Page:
2. A rectifier assembly comprising, a yoke having an opening therein, a rectifier cell within the yoke opening, Ll-shaped resilient contact members having a large sur face area and formed with inner and outer legs, the inner legs being bowed and hooked over the yoke to engage the faces of said cell with some pressure for making electrical connection therewith and for holding said cell within the yoke opening, and circuit connections for the outer legs of said contact member.

3. A rectifier assembly comprising, a yoke, a rectifier cell within said yoke, U-shaped resilient contact members engaging the opposite faces of said cell and said yoke to hold said cell within said yoke; means for holding said cell, yoke and members together as an assembly; and circuit connections for the U-shaped contact members.

4. A rectifier assembly comprising a yoke, a rectifier cell within said yoke, U-shaped resilient contact members engaging the opposite faces of said cell and said yoke to hold said cell within said yoke; means for holding said cell, yoke and members together as an assembly; a housing for the assembly including a moisture-resistant compound in which said assembly is embedded, and circuit connections for the U-shaped contact members exteriorly of said housing.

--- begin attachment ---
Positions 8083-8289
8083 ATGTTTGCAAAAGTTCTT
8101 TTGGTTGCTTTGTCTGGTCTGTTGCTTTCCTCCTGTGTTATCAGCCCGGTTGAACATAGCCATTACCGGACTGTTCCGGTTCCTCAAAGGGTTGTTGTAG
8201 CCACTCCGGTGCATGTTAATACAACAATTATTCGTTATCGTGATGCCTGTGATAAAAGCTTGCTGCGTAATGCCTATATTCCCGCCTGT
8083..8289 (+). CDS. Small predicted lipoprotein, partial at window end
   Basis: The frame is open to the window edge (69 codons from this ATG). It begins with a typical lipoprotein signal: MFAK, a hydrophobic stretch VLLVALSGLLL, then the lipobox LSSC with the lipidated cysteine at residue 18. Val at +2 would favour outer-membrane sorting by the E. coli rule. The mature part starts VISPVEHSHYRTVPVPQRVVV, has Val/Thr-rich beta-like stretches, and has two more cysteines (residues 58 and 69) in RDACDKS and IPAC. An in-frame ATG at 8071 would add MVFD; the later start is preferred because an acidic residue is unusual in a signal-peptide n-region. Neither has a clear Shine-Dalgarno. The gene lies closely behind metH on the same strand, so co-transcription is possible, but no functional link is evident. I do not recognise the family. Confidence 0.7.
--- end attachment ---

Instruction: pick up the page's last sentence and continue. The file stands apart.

5. A rectifier assembly comprising, a yoke having an opening therein, a rectifier cell within the yoke opening,